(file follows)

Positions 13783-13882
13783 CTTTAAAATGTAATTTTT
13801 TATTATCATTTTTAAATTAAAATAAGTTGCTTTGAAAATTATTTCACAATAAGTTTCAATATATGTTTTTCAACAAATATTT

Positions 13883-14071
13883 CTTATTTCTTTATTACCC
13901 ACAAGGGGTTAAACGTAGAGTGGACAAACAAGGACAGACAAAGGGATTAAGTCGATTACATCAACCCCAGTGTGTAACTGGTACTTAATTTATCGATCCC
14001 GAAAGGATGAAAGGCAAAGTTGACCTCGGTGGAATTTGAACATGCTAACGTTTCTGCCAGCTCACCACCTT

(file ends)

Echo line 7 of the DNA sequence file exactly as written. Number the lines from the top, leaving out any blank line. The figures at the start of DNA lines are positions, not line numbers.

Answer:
14001 GAAAGGATGAAAGGCAAAGTTGACCTCGGTGGAATTTGAACATGCTAACGTTTCTGCCAGCTCACCACCTT